While edge security does add some complexity, many of the core approaches to securing edge environments should ring familiar. “Edge computing, as well as data center infrastructure, is now secured much like we secure any other corporate resource,” Howell says.
These are some tools and tactics that should get ample consideration in your strategy and planning:
● Know your threat model: A strong security posture in any environment depends on understanding what’s at risk – and how/when/why those risks could be exposed. This is still true at the edge.
“Understand your threat model and the negative impact different attacks could create, from exfiltration of sensitive data to disruption of business operations,” Linden says.
● Zero Trust/Access Control: Much like account misconfigurations and/or leaky credentials became one of the major attack points in cloud security, they’ll be serious risks in edge environments – every endpoint and application becomes a window or door for an attacker to check. Access control technologies and policies (for both humans and machines) will continue to be crucial, and edge will only bolster the broader industry embrace of the Zero Trust approach.
“The use of Zero Trust security design principles is fast becoming the trusted standard of choice for well-segmented and well-secured company resources,” Howell says.
● Security wherever it’s needed: Edge computing continues a trend (already underway) of the need for security well beyond the traditional corporate perimeter or even multiple different clouds. For some organizations, this may be the newer element – and it’s the hybrid model Howell described above. Technologies like SD-WAN or a cloud-based Secure Access Service Edge (SASE) play a big role.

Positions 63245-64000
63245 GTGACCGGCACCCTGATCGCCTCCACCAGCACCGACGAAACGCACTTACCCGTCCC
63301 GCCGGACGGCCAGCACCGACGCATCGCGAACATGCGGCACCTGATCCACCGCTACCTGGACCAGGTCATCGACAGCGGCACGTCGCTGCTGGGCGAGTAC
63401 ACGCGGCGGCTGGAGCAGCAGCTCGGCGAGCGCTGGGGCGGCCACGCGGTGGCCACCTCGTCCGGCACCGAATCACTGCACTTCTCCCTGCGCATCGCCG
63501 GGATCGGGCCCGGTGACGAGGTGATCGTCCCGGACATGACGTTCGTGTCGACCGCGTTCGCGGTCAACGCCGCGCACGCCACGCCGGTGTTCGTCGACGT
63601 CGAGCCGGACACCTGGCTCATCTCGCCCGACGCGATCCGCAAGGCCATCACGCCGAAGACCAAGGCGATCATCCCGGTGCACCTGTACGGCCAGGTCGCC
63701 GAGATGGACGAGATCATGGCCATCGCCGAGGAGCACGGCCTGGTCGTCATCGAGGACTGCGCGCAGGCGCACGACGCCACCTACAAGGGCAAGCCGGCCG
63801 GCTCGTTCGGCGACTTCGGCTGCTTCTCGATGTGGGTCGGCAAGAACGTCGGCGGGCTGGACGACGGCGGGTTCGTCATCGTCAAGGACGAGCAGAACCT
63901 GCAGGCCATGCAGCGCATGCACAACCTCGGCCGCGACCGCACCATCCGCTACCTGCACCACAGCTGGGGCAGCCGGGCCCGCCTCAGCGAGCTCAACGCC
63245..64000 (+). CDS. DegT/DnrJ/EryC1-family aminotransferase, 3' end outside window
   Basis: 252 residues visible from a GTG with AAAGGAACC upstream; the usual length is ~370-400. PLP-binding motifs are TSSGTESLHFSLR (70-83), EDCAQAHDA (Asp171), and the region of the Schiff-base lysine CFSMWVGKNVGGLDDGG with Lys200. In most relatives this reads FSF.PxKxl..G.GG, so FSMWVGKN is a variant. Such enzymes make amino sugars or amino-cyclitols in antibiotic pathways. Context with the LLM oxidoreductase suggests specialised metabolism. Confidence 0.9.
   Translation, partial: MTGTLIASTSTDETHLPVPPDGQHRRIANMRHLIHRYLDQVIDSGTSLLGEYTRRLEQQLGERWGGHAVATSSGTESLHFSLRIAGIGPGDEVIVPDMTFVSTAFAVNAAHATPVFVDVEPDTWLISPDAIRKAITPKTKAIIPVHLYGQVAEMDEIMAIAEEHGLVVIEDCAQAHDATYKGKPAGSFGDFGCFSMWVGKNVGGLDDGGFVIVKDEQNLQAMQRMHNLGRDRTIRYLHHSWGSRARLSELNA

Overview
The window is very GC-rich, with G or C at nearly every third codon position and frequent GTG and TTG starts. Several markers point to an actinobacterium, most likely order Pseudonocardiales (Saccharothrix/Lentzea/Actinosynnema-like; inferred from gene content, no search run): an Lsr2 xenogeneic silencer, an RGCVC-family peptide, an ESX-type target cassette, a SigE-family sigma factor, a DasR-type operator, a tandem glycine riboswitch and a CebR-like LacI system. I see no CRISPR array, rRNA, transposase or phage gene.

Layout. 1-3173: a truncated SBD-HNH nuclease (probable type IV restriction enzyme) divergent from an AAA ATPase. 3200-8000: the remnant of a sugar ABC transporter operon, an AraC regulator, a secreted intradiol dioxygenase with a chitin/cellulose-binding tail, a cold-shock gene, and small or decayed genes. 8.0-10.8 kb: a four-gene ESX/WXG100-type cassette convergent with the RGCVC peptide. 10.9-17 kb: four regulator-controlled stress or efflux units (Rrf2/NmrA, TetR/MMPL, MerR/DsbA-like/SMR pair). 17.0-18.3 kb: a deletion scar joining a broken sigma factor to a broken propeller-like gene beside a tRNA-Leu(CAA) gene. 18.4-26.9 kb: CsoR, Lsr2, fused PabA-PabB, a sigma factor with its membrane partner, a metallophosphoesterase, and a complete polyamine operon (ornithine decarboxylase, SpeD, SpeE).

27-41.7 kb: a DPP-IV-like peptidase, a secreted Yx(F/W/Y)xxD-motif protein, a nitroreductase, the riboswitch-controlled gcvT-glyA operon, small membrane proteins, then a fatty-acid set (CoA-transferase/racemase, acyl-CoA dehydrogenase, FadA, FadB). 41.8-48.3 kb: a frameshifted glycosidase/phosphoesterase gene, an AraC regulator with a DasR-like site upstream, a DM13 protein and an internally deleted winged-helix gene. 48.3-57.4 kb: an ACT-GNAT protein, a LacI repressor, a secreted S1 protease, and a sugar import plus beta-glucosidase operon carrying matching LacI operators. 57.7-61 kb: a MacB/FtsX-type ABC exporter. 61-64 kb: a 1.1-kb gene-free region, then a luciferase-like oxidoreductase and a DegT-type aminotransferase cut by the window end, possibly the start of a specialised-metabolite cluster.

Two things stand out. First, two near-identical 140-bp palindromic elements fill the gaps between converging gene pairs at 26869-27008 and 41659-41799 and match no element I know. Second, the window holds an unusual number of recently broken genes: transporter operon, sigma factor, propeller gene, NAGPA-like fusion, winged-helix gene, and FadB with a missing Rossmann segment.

“Security continues to be needed closer to where the applications are running,” Howell says. “SD-WAN and SASE are secure connectivity tools and are designed to be flexible and to be utilized in a Hybrid security model, where flexible design can place network and security services where they are needed most within the modern enterprise.”
● Application and data focus: Again, multiple experts note that security fundamentals (such as Zero Trust, MFA, and so forth) are just as important at the edge. Others – like device hardening – can be trickier at the edge. As a result, security needs to be extra-focused on applications and data.